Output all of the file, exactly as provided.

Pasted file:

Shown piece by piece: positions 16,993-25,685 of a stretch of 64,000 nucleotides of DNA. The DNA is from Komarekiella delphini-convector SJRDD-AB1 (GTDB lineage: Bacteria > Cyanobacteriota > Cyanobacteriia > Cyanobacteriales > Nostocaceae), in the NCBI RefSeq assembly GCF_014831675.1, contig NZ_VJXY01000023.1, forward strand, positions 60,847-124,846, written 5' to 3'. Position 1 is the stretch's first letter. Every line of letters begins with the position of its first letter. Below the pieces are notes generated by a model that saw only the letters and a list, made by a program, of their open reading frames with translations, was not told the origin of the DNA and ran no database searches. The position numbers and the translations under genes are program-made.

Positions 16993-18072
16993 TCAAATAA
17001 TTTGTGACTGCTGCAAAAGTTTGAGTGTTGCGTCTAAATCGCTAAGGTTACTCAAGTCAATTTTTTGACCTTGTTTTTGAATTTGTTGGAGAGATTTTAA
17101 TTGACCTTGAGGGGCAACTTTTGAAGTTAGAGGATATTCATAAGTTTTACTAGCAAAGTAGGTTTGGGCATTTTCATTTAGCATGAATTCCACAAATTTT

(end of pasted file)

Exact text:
Shown piece by piece: positions 16,993-25,685 of a stretch of 64,000 nucleotides of DNA. The DNA is from Komarekiella delphini-convector SJRDD-AB1 (GTDB lineage: Bacteria > Cyanobacteriota > Cyanobacteriia > Cyanobacteriales > Nostocaceae), in the NCBI RefSeq assembly GCF_014831675.1, contig NZ_VJXY01000023.1, forward strand, positions 60,847-124,846, written 5' to 3'. Position 1 is the stretch's first letter. Every line of letters begins with the position of its first letter. Below the pieces are notes generated by a model that saw only the letters and a list, made by a program, of their open reading frames with translations, was not told the origin of the DNA and ran no database searches. The position numbers and the translations under genes are program-made.

Positions 16993-18072
16993 TCAAATAA
17001 TTTGTGACTGCTGCAAAAGTTTGAGTGTTGCGTCTAAATCGCTAAGGTTACTCAAGTCAATTTTTTGACCTTGTTTTTGAATTTGTTGGAGAGATTTTAA
17101 TTGACCTTGAGGGGCAACTTTTGAAGTTAGAGGATATTCATAAGTTTTACTAGCAAAGTAGGTTTGGGCATTTTCATTTAGCATGAATTCCACAAATTTT